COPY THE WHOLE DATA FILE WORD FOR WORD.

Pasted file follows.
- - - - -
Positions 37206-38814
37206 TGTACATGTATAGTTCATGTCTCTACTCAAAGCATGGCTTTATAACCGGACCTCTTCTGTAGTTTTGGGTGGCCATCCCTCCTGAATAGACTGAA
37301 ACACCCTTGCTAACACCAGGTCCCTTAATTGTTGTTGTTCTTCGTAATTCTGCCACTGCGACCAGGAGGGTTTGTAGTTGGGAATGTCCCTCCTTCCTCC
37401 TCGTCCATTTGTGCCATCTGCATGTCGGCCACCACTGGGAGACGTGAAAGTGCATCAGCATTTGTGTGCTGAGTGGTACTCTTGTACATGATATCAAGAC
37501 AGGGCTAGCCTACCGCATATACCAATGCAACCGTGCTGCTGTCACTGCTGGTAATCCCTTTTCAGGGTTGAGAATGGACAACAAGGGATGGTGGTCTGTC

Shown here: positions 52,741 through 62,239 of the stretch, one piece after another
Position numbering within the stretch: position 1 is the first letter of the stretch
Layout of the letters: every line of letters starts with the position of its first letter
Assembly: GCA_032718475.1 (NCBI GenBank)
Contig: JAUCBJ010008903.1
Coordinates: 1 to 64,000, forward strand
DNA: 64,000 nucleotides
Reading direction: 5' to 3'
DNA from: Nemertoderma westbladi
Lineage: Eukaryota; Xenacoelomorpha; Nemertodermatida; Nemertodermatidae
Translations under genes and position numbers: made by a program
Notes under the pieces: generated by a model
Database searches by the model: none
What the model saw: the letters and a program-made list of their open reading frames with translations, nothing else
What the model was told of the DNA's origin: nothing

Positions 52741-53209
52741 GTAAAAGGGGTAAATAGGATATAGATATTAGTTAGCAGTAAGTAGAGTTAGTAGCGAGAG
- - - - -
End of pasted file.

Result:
Positions 37206-38814
37206 TGTACATGTATAGTTCATGTCTCTACTCAAAGCATGGCTTTATAACCGGACCTCTTCTGTAGTTTTGGGTGGCCATCCCTCCTGAATAGACTGAA
37301 ACACCCTTGCTAACACCAGGTCCCTTAATTGTTGTTGTTCTTCGTAATTCTGCCACTGCGACCAGGAGGGTTTGTAGTTGGGAATGTCCCTCCTTCCTCC
37401 TCGTCCATTTGTGCCATCTGCATGTCGGCCACCACTGGGAGACGTGAAAGTGCATCAGCATTTGTGTGCTGAGTGGTACTCTTGTACATGATATCAAGAC
37501 AGGGCTAGCCTACCGCATATACCAATGCAACCGTGCTGCTGTCACTGCTGGTAATCCCTTTTCAGGGTTGAGAATGGACAACAAGGGATGGTGGTCTGTC

Shown here: positions 52,741 through 62,239 of the stretch, one piece after another
Position numbering within the stretch: position 1 is the first letter of the stretch
Layout of the letters: every line of letters starts with the position of its first letter
Assembly: GCA_032718475.1 (NCBI GenBank)
Contig: JAUCBJ010008903.1
Coordinates: 1 to 64,000, forward strand
DNA: 64,000 nucleotides
Reading direction: 5' to 3'
DNA from: Nemertoderma westbladi
Lineage: Eukaryota; Xenacoelomorpha; Nemertodermatida; Nemertodermatidae
Translations under genes and position numbers: made by a program
Notes under the pieces: generated by a model
Database searches by the model: none
What the model saw: the letters and a program-made list of their open reading frames with translations, nothing else
What the model was told of the DNA's origin: nothing

Positions 52741-53209
52741 GTAAAAGGGGTAAATAGGATATAGATATTAGTTAGCAGTAAGTAGAGTTAGTAGCGAGAG